An independent report commissioned by FIFA has found that nearly 50 per cent of players involved in the semi-finals or finals of Euro 2020 or the African Cup of Nations received some form of abuse on social media.
Rather worryingly, over 58 per cent of this abuse is still live across social media.
World football’s governing body found that much of the abuse suffered by players was from their own home nations.
Sportsmail understands that the report found that Marcus Rashford and Bukayo Saka, who both missed penalties in the final of Euro 2020, were the two most abused players.
It has also emerged in the report that homophobic and racist abuse made up nearly 80 per cent of the abuse that was identified. Of the abuse suffered by players during the final of Euro 2020, 76 per cent of it was anti-black racism.
The study, which used artificial intelligence to track over 400,000 social media posts across the time frame of the latter stages of both tournaments, found that abuse on Twitter was more consistent over a period of time while that on Instagram was more event-driven.
Marcus Rashford was one of the most abused players, the study commissioned by FIFA found
The ‘Threat Matrix’ found that across the two respective finals there were 514 abusive posts targeting players. The breakdown of this was 365 posts during the Euro 2020 final while AFCON’s final saw 149 posts targeting players involved.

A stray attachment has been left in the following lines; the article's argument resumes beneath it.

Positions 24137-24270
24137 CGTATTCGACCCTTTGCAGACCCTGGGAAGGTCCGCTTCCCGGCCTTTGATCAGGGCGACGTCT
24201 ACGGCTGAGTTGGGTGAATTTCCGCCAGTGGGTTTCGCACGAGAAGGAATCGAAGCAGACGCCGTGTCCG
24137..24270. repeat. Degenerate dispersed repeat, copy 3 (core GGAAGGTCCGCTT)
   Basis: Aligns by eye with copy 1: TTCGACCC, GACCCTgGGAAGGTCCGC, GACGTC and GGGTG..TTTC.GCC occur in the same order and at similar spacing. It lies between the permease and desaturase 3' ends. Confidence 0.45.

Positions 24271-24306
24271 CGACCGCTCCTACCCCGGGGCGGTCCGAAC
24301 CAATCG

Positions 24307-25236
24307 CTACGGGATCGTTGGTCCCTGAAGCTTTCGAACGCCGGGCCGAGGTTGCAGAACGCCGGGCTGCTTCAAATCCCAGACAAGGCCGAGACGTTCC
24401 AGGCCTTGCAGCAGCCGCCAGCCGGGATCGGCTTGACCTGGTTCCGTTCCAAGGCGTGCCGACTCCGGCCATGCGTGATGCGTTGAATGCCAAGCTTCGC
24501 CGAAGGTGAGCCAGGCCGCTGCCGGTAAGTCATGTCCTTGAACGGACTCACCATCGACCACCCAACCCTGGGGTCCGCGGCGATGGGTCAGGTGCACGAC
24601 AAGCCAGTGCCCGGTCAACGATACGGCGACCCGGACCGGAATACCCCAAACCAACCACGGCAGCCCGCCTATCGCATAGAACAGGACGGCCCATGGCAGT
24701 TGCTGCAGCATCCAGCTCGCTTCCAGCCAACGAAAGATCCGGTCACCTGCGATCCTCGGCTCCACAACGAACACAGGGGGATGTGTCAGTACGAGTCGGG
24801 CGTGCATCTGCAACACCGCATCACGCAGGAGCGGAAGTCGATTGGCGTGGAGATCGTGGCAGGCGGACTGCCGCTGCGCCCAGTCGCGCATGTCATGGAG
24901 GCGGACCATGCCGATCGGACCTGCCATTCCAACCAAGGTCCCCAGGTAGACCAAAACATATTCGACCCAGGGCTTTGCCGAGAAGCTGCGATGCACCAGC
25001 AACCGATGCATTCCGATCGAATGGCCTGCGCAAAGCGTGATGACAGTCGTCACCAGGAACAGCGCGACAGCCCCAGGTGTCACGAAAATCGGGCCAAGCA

It ran from the end of the semi-finals to the three days after the final, and in that time it emerged that managers of teams at AFCON received double the amount of abuse than their counterparts at Euro 2020.
While homophobic and racist abuse made up the large majority of that suffered by players and the nations’ staff, they were also subject to ableist (six per cent), Islamophobic (six per cent) and xenophobic abuse (three per cent) as well as threats (three per cent).
During the Euro 2020 final, 78 per cent of the abuse was racist, with 23 per cent of that also containing a homophobic element. The majority of this was primarily targeted at the three black English players who missed penalties, the report says.